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Parkside Neighborhood Edge, 1st phase of Centennial Commons, breaks ground

It’s been a long, long time coming

A rendering of Parkside Neighborhood Edge with swings, benches, and native plants.
The Parkside Neighborhood Edge will bring seating, stormwater management, and programming to West Fairmount Park.
Rendering by Studio Bryan Hanes

After picking a contractor last month, the Fairmount Park Conservancy wasted no time to begin work on the Centennial Commons project, breaking ground on the first phase called Parkside Neighborhood Edge.

“This is something we’ve needed for a long time,” said Parkside resident Michael Burch.

Parkside Edge is the first of a $11 million, three-phase project called Centennial Commons, a vision of Fairmount Park Conservancy and the city’s parks department to transform and reactivate West Fairmount Park with new play spaces and amenities. Plans for this revitalization project have been floating around for more than 10 years, and in 2013 the master plan designed by local landscape architecture firm Studio|Bryan Hanes was picked for the go ahead.

Photo by Melissa Romero

The current state of Parkside Avenue and the future site of Parkside Neighborhood Edge.

Currently, the stretch of public space that runs along Parkside Avenue along the edge of Fairmount Park is a blank slate of trees and grass. “Residents will say that they utilize the park—and they do—but not to a great extent,” said Burch. “We use it for picnics and family parties, but not for events or programming.”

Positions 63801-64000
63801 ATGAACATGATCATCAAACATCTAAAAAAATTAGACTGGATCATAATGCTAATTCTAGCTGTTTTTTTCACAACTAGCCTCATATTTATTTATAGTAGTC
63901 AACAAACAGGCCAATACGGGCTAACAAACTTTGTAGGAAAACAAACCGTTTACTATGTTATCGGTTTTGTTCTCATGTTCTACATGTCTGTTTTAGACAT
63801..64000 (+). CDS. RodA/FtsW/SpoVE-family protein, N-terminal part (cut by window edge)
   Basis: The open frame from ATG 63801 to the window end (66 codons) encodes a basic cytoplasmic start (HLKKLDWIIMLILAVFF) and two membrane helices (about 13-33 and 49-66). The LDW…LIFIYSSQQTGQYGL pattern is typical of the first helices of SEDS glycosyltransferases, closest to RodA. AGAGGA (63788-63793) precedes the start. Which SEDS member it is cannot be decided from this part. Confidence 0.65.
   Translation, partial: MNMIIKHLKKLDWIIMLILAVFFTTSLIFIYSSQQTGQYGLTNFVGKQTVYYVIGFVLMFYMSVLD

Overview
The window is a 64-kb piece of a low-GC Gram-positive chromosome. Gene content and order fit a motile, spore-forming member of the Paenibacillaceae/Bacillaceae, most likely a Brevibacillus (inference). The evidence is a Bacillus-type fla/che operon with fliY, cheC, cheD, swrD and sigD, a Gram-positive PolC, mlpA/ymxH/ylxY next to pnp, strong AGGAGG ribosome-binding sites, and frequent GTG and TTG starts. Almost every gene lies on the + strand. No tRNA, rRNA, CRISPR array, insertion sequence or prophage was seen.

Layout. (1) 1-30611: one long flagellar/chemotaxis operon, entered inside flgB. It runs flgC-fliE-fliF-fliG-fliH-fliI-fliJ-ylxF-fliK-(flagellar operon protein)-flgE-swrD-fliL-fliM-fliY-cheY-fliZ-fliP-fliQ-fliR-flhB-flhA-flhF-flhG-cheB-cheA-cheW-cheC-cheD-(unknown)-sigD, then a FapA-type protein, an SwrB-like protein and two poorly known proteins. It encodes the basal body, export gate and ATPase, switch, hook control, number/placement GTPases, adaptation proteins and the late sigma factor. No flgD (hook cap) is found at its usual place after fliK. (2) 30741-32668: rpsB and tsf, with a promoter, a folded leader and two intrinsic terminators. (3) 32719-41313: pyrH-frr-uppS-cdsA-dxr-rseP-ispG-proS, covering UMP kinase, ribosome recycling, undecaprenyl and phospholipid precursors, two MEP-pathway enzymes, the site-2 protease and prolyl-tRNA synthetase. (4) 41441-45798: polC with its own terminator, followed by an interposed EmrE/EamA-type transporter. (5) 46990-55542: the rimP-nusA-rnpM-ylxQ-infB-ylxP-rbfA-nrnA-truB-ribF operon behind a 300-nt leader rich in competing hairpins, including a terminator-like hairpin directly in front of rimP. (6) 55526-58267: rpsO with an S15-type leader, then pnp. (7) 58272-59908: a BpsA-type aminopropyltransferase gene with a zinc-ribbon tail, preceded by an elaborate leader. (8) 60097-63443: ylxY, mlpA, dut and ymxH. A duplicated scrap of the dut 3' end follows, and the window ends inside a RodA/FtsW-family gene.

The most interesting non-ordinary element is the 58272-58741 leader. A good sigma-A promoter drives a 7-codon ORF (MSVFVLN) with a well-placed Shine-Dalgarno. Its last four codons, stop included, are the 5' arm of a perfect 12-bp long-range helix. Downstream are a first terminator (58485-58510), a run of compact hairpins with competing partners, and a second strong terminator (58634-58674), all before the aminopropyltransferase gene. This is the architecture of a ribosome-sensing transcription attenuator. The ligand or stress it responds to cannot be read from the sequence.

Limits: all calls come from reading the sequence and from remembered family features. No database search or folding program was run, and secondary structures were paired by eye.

The project aims to reactivate the stretch of Parkside Avenue from 41st Street to West Memorial Hall Drive with large swinging chairs, seating, rain gardens, and five acres of stormwater management. Another 68 new trees and 42 species of plants will be added to the landscape, too.

Seating will be key to activating the space, since currently, there’s not a bench in sight. That’s a problem, said Burch, especially for residents of Parkside, which has a large older population.

The neighborhood grew out of the success of the 1876 Centennial Exhibition, which took place on what is now known as Centennial Commons. But Parkside has been under-supported for years, despite its history and architectural significance. Joyce Smith, vice president of the Centennial Parkside CDC, said she hopes the project will change that.

“Behind the beautiful facade of Parkside Avenue sits a neighborhood that has suffered from years and years of disinvestment,” Smith said. “And we really appreciate this project and we’re hoping it will leverage that some of the work of residents and advocates that have been doing to try to reverse the tide of deterioration and improve the life of residents of Parkside.”

Construction on Parkside Edge is expected to finish up in fall 2017. The conservancy and city will then begin work on the next phase of the project, which will include a youth area with waterparks, play spaces, and a skate ribbon park. Philadelphia Parks and Recreation’s Kathryn Ott-Lovett said they are still drumming up funding for this phase.